NARRATOR: At home, George Romney ruled the roost. His children lived in his reflected glory.

SCOTT ROMNEY, Brother: When he walked in the room, you knew he was there. He had a lot of&— a lot of power to him, and it was&— it was&— he was a lot of fun. I mean, he was&— he was our hero.

NARRATOR: George had made a fortune in the auto industry the old fashioned way&— he earned it.

BENJAMIN WALLACE-WELLS, New York Magazine: George Romney was, in many ways, a figure from another time.

NARRATOR: At a time when the American car was king, George Romney was president of the fourth largest automobile manufacturer in the nation.

BENJAMIN WALLACE-WELLS: His great triumph was to come up with an idea that all of the big Detroit companies had missed, which was that a small car could sell.

NARRATOR: They called the car the Rambler, and to young Mitt, it was swell.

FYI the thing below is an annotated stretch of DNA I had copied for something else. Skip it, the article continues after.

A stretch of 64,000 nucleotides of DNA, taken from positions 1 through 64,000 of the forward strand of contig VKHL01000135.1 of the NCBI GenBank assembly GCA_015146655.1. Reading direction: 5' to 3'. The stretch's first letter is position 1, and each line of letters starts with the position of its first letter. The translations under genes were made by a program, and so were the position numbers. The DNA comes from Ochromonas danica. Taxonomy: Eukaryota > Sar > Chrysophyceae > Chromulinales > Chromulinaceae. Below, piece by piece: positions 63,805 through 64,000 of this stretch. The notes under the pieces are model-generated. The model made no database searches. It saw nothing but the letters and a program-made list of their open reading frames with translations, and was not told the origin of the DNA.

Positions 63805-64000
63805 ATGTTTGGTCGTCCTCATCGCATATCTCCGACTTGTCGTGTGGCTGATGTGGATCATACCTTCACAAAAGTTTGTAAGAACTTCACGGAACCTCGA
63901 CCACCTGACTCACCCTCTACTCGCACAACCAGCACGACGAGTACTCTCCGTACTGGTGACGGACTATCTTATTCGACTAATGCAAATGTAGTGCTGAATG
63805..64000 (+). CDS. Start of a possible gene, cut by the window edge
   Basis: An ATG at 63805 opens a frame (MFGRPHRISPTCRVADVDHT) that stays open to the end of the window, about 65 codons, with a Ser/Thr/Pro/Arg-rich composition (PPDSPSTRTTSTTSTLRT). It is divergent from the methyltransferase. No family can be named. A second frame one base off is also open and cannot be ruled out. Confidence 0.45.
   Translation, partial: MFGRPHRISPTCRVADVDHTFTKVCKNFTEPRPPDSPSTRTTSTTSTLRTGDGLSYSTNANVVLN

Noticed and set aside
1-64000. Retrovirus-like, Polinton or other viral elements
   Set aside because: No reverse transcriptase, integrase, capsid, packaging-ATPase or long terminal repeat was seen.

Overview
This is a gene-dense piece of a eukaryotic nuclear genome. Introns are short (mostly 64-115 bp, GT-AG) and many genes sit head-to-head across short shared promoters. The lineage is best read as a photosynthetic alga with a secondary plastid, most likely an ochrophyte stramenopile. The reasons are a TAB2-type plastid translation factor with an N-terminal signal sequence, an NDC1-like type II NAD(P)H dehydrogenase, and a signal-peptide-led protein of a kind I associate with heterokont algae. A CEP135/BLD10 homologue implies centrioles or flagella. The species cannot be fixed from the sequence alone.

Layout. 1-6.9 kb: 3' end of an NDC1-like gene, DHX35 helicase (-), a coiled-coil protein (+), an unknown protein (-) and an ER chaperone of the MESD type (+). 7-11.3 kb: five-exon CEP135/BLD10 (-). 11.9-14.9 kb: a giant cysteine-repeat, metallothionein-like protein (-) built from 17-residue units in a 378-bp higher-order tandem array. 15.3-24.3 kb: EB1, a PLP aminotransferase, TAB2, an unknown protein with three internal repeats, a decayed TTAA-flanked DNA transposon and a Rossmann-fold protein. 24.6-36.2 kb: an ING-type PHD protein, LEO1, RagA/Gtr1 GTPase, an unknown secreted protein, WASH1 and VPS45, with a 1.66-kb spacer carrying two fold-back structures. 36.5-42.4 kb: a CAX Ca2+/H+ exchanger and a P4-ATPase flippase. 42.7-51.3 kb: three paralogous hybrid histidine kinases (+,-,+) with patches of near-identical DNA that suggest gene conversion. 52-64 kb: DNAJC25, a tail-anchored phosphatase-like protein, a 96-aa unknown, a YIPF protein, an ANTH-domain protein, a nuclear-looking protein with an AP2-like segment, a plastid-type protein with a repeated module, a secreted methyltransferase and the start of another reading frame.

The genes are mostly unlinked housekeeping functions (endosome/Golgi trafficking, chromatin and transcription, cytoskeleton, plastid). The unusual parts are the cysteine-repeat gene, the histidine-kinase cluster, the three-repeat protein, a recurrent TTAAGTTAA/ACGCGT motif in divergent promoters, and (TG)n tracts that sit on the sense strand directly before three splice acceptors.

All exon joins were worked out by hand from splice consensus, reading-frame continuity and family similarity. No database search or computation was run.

SCOTT ROMNEY: They built a little go-cart together, and they did things together, just doing fun things and having a great time.

NARRATOR: Just down the street was Mitt's school.

CRANBROOK PROMOTIONAL VIDEO: Cranbrook, a school where the young are nurtured on beauty.

NARRATOR: It was one of Michigan's most exclusive private schools.

RICHARD MOON, Classmate: You had to wear a coat and tie, except on Fridays. We were very fortunate to have beautiful surroundings, but the real focus was academic.

NARRATOR: Mitt wasn't much for the academics. The school yearbook shows where he put his energy.

DAVID MARANISS, The Washington Post: Romney at Cranbrook was a belonger. He wasn't a good athlete, but he was the manager of the hockey team. He was on the cross-country team. He was a cheerleader. He was very active in everything he could be. He was part of the place very deeply.

NARRATOR: During that time, Mitt's dad decided to leave business and head into politics. Michigan was a powerful Democratic stronghold, but George Romney had a maverick streak. He ran as a liberal to moderate Republican, and Mitt watched as he won.

GEORGE ROMNEY ®, Governor-Elect: Michigan can light the authentic path to a fuller and higher expression of freedom in America! Thank you very much.